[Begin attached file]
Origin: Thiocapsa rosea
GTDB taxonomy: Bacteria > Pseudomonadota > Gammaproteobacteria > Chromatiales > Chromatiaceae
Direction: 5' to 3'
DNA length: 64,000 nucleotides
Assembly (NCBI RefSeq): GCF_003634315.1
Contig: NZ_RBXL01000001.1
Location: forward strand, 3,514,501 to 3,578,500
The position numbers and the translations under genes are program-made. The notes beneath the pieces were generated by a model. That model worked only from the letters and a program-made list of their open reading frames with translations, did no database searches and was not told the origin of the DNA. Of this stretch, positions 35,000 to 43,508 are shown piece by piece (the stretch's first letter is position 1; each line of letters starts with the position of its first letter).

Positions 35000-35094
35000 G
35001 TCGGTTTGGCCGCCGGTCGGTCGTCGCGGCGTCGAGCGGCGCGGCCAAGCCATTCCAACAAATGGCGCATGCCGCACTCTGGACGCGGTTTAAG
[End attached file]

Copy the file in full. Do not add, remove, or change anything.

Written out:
Origin: Thiocapsa rosea
GTDB taxonomy: Bacteria > Pseudomonadota > Gammaproteobacteria > Chromatiales > Chromatiaceae
Direction: 5' to 3'
DNA length: 64,000 nucleotides
Assembly (NCBI RefSeq): GCF_003634315.1
Contig: NZ_RBXL01000001.1
Location: forward strand, 3,514,501 to 3,578,500
The position numbers and the translations under genes are program-made. The notes beneath the pieces were generated by a model. That model worked only from the letters and a program-made list of their open reading frames with translations, did no database searches and was not told the origin of the DNA. Of this stretch, positions 35,000 to 43,508 are shown piece by piece (the stretch's first letter is position 1; each line of letters starts with the position of its first letter).

Positions 35000-35094
35000 G
35001 TCGGTTTGGCCGCCGGTCGGTCGTCGCGGCGTCGAGCGGCGCGGCCAAGCCATTCCAACAAATGGCGCATGCCGCACTCTGGACGCGGTTTAAG